After our happy hours were over, we had to book it 2 hours back to our campsite. A dark storm was coming and so was high tide. The water kept rising higher and higher to our 4WD. A bright rainbow did greet us though!! It was getting hard to avoid hitting the ocean and the sand dunes were to the right of us. We were narrowly stuck between the ocean and sand dunes. We debated a couple times pulling over and parking there for the night. We kept going and bypassed our suggested camping area. We vetoed sand in favor of facilities, BBQ grills and hot showers. Dinner was lamb stew with rice. Bed early again at 9pm. God I’m so old! I never even went to bed that early in college or high school!
Day 3 of camping—Breakfast: Weetbix and toast. I LOVEEEE weetbix. It’s big rectangle wheat squares you drown with milk. I normally put honey and bananas on top of mine. I seriously will miss that food when I go back home. Anyway, I finally showered. Everyone joked with me that it was about time and it probably was. You had to pay for the showers so I held out as long as I could. 3 days is my max, haha. We drive out to Lake McKenzie, one of the most beautiful places on earth. The first 30 feet of the water is crystal aqua clear, then it drops deeper and the water turns a navy blue. Not exactly warm, but not super cold either. We were the first ones who arrive since our campsite was closer than the rest of the other backpacker vans. It was breathtaking. Pictures attempt to do some justice. We layed around until noon and then made lunch. We have been warned intensely about dingoes—which looks like skinny dogs, but have the ferocious mentality of wolves. The funny saying, “Dingo ate my baby!” is based on a true story. They notice babies/young kids because they have sudden movements. As dangerous as we knew they could be, we all desperately wanted to see one. During lunch on our last day at Fraser, we saw 3!!! They don’t look scary so mostly everyone to call one over. They smelled our food and eventually ran away. But our trip was complete!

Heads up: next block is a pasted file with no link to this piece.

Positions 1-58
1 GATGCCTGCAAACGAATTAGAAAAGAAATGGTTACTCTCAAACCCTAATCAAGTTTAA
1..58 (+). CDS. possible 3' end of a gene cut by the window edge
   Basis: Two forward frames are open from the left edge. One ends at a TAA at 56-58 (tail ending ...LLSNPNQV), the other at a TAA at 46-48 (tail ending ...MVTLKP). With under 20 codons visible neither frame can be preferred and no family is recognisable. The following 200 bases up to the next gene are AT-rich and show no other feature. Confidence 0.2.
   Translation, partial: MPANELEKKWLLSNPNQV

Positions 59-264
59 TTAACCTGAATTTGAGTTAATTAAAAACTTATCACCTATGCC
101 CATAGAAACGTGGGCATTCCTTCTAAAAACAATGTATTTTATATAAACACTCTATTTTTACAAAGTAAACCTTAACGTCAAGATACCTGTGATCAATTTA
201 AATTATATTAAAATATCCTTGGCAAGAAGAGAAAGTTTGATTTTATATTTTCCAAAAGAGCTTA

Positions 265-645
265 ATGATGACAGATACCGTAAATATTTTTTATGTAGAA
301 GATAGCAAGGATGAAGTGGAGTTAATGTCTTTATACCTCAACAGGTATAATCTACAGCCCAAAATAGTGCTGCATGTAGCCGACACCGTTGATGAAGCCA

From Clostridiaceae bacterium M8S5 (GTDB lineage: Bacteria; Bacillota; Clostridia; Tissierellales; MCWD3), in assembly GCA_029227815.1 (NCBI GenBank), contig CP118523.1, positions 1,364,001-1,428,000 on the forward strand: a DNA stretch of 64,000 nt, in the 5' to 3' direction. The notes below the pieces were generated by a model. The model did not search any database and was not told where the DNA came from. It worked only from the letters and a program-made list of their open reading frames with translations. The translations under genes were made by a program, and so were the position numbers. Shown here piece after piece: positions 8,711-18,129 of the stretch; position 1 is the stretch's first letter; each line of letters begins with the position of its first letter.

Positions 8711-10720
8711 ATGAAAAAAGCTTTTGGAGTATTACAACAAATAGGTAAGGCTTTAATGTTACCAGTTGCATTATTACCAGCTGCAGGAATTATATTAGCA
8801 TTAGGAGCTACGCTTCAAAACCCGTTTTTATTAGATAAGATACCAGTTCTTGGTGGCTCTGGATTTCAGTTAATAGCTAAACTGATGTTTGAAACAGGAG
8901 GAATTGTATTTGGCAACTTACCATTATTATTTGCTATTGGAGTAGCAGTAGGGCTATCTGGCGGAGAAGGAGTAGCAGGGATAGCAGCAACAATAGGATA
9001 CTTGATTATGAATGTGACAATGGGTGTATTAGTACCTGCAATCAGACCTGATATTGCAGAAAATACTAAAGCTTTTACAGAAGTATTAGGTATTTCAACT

The whole 3 days it was expected to rain with thunderstorms. It only rained one night. Now it wasn’t as hot as I wanted, but viewing Indian Head and Lake McKenzie with sunny weather made it a spectacular trip. For the most part, the people were great! We had too many dominating personalities in our group. Everyone wanted to be leader. For me, I didn’t want to be leader. I was more of the silent lead by example team member who always helped set up, clean up or made food. We got pretty close in 3 days, had some good laughs and were sad to see each other leave. The funny thing about travelling the east coast is you meet the same people over again. I see the same people on the Greyhound. My next trip on the sailing boat trip, the German girls will be with me. Eh, they’re nice but loud. Grr, loud Germans.
4th stop—Airlie Beach/Whitsunday Island – May 8-13